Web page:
Jan 13, 2021 Business Insider
Facebook and Twitter have collectively seen $51.2 billion erased from their market caps over the last two trading sessions as investors balk at their banning of President Trump.
Facebook saw $47.6 billion erased from its public valuation, while Twitter's market cap dropped by $3.5 billion.
Both companies announced last week they would permanently ban the president, saying keeping him on their platforms posed too large a risk of additional violence.
The bans come as Trump faces blowback from the government and corporations for his role in inciting last week's violent riots at the Capitol.
Watch Facebook trade live here.
Watch Twitter trade live here.
Facebook and Twitter, the two largest social media platforms to permanently ban President Donald Trump for his role in last week's Capitol riots, saw $51.2 billion in combined market value erased over the last two trading sessions.
Companies across sectors have responded to the president's rhetoric in recent days by pausing political donations, making statements decrying his inflammatory remarks, and pulling products with links to right-wing movements. Facebook and Twitter possibly took the biggest retaliatory steps when they indefinitely banned Trump from their platforms on Thursday and Friday, respectively.
Both companies cited the risk of additional violence for their bans, but investors largely balked at the action. Facebook tumbled 4% on Monday and another 2.2% on Tuesday as shareholders dumped the stock, likely fearing the ban could drive users off the platform. By the time markets closed on Tuesday, Facebook's market cap sat $47.6 billion below its Friday level.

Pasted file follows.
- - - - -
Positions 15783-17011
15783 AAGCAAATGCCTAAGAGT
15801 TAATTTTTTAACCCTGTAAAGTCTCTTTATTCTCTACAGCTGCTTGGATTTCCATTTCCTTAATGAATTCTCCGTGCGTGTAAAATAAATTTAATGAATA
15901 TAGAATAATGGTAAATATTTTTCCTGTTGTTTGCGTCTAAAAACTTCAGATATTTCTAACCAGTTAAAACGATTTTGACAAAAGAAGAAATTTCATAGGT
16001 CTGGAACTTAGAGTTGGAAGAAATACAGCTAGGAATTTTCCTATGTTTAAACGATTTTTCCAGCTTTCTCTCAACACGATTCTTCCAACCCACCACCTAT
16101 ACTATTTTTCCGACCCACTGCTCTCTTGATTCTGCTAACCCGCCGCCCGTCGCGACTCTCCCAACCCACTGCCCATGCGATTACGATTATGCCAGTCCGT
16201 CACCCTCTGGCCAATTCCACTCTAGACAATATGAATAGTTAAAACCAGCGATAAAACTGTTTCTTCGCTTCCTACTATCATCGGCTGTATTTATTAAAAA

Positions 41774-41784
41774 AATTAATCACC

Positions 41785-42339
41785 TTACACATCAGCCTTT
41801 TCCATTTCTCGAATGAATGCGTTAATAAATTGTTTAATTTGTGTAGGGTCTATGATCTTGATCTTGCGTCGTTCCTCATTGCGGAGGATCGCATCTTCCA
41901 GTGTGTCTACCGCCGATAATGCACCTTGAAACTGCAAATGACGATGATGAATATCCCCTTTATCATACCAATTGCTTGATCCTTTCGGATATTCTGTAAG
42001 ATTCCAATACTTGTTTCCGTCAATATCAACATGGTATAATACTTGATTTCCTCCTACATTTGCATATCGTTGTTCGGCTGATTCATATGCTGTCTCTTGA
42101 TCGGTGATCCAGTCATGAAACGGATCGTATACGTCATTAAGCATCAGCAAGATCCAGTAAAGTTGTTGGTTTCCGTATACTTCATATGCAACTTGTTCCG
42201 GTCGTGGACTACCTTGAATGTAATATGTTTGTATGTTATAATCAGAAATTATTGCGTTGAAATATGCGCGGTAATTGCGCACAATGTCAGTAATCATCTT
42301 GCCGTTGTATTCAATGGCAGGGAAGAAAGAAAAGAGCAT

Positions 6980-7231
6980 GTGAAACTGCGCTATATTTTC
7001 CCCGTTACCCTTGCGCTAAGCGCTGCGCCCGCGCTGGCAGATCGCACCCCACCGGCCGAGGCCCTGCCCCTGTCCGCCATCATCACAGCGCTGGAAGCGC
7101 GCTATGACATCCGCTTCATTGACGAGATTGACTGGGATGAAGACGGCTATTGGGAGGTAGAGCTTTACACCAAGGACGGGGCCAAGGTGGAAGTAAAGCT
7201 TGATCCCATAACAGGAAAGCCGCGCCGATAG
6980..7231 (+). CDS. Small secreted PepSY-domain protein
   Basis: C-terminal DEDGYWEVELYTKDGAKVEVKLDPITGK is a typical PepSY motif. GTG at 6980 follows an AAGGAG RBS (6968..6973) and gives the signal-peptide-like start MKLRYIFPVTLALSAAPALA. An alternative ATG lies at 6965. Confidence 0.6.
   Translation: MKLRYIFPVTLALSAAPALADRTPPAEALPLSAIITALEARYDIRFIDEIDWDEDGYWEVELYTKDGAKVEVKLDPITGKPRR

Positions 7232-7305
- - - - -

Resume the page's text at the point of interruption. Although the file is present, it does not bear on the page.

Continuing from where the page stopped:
Read more: GOLDMAN SACHS: Buy these 50 under-owned stocks that will roar higher as growth and inflation lift off in 2021
Twitter plunged 6.4% to start the week and dipped another 2.4% as the sell-off continued into Tuesday's close. The declines saw Twitter's market cap drop by $3.5 billion.
To be sure, Twitter rose as much as 2.9% on Wednesday while Facebook wavered at its previous closing level. And analysts haven't lowered the stocks' median price targets following the bans, signaling the slides were likely knee-jerk reactions that will reverse over time.
Other tech giants responding to last week's insurrection have fared better through the week. Apple and Google have both climbed slightly since announcing after Friday's close they would remove right-wing social network Parler from their app stores. Amazon shares are up 1.6% since announcing on Sunday that it kicked Parler off of its web hosting service.
Read more: A former journalist who worked his way up to become one of Wall Street's best tiny-company stock pickers tells us the 4 pillars of the approach that's beating 98% of his competitors
Still, the actions could come back to bite tech companies in the final week of Trump's presidency. CNN reported on Monday that Trump might retaliate against tech giants for their bans. It's not yet clear what the president's actions would look like and if they will materialize before President-elect Joe Biden is inaugurated.
Facebook traded at $251.70 per share as of 10:25 a.m. ET Wednesday, down roughly 8% year-to-date.
Twitter traded at $47.94 per share, down 12% year-to-date.
Now read more markets coverage from Markets Insider and Business Insider:
Green stocks more than doubled in 2020. The chief strategist at a $1.1 billion hedge fund platform breaks down why a 'decade-long mania' still lies ahead amid the global race to zero.
A financial crisis could emerge from the coronavirus's lingering fallout, World Bank chief economist says